National Nature Reserves (NNRs) were established to protect some of our most important habitats, species and geology, and to provide ‘outdoor laboratories’ for research. Most NNRs offer great opportunities to schools, specialist interest groups and the public to experience wildlife at first hand and to learn more about nature conservation.
There are currently 224 NNRs in England with a total area of over 94,400 hectares - approximately 0.7% of the country’s land surface. The largest is The Wash covering almost 8,800 hectares, while Dorset’s Horn Park Quarry is the smallest at 0.32 hectares. See:
details of the reserves and their special features in the county lists
Natural England manages about two thirds of England’s NNRs. The remaining reserves are managed by organisations approved by Natural England, for example, the National Trust, Forestry Commission, RSPB, Wildlife Trusts and local authorities.
NNR partnership strategy: find out about the managing partners’ joint approach that puts NNRs at the heart of 21st century conservation.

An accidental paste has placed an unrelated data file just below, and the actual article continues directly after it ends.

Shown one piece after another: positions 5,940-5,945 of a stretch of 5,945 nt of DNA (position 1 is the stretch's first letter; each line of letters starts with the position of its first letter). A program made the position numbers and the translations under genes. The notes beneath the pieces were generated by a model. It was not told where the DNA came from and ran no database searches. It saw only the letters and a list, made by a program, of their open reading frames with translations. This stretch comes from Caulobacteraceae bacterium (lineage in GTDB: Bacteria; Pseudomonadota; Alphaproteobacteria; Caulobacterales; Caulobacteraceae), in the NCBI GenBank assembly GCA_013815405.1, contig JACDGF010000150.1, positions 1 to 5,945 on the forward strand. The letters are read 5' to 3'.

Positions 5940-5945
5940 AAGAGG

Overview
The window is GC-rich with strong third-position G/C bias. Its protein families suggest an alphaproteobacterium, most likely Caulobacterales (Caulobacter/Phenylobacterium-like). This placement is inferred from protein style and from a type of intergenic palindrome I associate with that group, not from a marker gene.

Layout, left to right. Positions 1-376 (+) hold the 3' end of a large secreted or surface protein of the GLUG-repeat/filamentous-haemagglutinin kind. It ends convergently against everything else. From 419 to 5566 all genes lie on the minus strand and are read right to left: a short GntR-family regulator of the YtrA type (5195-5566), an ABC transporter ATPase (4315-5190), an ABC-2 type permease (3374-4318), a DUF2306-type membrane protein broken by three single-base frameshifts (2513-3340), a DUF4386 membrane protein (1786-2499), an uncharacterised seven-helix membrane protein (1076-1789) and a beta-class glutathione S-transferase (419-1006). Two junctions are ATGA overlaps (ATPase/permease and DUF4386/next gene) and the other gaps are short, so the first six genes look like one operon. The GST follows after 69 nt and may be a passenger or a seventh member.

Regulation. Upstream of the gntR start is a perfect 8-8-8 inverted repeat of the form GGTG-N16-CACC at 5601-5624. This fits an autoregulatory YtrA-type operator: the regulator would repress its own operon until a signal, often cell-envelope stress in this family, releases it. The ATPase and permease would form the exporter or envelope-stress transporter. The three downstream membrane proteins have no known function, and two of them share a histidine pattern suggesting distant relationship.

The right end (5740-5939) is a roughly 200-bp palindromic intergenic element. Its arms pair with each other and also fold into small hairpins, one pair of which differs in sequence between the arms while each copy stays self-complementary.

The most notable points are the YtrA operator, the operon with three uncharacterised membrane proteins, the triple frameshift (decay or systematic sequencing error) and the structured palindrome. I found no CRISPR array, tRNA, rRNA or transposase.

Natural England issues a public notice when an NNR is created, extended or has a change of management.
Visit a National Nature Reserve
Natural England welcomes all visitors to the reserves they manage - they are free to enter.
Most NNRs have some form of access and many have extensive path networks and access land. Some NNRs are difficult to access because they are remote, have rugged terrain or sensitive habitats.
Follow the Countryside Code and respect any special notices at the reserve regarding dogs or sensitive habitats.
Research opportunities for further education students
Dissertations and similar projects provide students with opportunities to work on high quality sites and to contribute to the research and management of Natural England’s NNRs. See the list of topic titles available for study.